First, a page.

Buying local rice made me decide to prepare native jollof rice (or palm oil rice). While the amount of palm oil required takes it from healthy to healthish, it still worth making.
What is native jollof rice? The difference between Nigerian native jollof rice (also called iwuk edesi) and the conventional jollof rice is the local/village inspired flavour. Rather than tomatoes, thyme, etc, this recipe will come alive with palm oil, ugu, smoked panla and more.
- Local rice, 3 cups
- Palm oil, 200 ml
- 1 smoked catfish
- 6 smoked panla (hake)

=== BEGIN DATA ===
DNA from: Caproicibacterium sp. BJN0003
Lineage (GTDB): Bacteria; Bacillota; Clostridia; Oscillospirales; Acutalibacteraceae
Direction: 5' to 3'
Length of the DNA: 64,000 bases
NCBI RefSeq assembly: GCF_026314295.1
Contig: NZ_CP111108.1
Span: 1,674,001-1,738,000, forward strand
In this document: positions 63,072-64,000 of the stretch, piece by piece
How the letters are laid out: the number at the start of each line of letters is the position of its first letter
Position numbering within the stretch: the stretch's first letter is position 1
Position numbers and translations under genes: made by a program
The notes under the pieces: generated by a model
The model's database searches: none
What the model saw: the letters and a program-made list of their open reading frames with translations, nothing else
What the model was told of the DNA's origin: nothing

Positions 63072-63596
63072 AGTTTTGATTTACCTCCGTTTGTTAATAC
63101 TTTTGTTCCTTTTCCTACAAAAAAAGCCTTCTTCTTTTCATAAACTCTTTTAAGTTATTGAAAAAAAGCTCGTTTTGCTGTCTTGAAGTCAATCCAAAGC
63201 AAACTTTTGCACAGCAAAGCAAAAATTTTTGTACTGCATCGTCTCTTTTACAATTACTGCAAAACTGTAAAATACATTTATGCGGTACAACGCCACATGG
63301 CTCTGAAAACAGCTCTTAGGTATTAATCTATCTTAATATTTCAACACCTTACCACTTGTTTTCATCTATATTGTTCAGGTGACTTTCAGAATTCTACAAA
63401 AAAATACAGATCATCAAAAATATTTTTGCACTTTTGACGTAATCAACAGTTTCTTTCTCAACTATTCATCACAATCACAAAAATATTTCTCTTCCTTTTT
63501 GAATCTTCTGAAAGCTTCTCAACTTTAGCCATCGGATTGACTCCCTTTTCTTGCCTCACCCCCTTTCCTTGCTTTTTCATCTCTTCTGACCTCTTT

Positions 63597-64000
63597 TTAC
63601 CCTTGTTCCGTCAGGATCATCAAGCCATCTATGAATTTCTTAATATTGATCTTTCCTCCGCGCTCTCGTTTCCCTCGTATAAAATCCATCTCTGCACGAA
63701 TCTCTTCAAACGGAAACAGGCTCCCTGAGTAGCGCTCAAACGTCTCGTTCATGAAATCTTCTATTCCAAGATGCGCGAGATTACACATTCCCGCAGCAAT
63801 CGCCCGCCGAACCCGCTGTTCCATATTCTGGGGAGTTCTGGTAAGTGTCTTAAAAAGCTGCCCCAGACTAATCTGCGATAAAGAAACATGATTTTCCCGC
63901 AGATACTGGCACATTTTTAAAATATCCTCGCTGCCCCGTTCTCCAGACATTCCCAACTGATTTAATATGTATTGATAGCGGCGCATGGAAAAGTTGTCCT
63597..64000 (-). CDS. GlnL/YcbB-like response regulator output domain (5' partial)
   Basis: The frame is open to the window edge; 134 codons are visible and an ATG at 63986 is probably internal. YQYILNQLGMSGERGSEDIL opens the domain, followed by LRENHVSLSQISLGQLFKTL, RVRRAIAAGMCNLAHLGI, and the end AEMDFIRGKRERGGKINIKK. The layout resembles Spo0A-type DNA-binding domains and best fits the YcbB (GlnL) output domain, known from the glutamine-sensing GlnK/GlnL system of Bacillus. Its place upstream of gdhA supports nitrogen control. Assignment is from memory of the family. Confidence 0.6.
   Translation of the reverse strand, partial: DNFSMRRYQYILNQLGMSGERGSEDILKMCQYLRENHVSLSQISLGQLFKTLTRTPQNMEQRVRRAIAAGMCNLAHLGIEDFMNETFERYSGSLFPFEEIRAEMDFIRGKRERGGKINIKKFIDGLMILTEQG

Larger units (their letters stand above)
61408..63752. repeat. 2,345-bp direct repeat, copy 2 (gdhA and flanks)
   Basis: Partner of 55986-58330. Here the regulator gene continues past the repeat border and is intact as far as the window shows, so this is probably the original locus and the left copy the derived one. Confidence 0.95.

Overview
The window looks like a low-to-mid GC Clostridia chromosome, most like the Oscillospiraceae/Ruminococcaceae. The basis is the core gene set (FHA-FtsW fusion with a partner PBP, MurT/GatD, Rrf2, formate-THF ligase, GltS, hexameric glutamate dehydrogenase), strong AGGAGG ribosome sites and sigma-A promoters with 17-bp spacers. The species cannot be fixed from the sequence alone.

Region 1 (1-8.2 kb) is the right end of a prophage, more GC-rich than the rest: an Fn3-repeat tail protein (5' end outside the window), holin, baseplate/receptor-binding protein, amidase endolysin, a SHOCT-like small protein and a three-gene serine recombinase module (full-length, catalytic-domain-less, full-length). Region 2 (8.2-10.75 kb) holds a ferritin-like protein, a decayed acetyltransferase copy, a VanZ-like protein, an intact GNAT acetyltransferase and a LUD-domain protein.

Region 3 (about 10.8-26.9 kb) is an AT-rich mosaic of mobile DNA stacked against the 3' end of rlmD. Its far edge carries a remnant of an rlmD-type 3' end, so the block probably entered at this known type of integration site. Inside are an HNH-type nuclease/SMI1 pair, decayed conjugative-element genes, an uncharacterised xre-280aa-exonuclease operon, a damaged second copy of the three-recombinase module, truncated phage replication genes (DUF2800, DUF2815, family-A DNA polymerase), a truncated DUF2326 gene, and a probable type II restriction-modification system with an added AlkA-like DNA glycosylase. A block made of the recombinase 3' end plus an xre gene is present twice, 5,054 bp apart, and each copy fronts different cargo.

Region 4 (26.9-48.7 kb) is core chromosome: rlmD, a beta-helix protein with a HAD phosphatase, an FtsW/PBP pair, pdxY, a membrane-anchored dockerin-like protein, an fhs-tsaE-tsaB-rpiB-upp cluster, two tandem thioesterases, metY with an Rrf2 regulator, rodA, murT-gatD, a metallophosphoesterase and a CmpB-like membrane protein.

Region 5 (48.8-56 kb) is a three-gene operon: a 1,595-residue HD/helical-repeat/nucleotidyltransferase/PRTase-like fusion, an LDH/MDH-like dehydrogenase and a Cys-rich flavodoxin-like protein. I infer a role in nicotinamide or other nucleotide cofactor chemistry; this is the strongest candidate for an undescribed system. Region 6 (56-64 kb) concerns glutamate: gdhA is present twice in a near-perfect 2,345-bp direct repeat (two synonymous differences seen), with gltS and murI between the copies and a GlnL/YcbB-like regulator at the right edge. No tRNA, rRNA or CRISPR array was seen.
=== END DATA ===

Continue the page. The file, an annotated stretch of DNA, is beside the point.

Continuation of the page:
- Ugu (fluted pumpkin leaves)
- Ope (fermented locust beans)
- Yellow or red scotch bonnet peppers
You don’t have to use any of the particular local fish mentioned above you can use others when making native jollof rice, for example – stockfish.
•Wash the rice and drain. Also wash the ponmo, panla and catfish.
•Blend or pound the peppers, onions and crayfish. Melt the ope and add to the puree.
•Heat the palm oil, then add the puree and stir fry for 5 minutes.
•Add water, salt to taste and boil for 5 minutes before adding the rice. Depending on your ponmo, if it is hard you can put it as you are adding the rice or parboil it. The rice will cook for 30 minutes to 40 minutes. You can add foil to the pot covering so it cooks faster.
•If your ponmo is soft, add 15 minutes after boiling the rice, then the fishes 5 minutes later.
•When the rice is soft, add the ugu (fluted pumpkin leaves) stir and steam for another 2 minutes.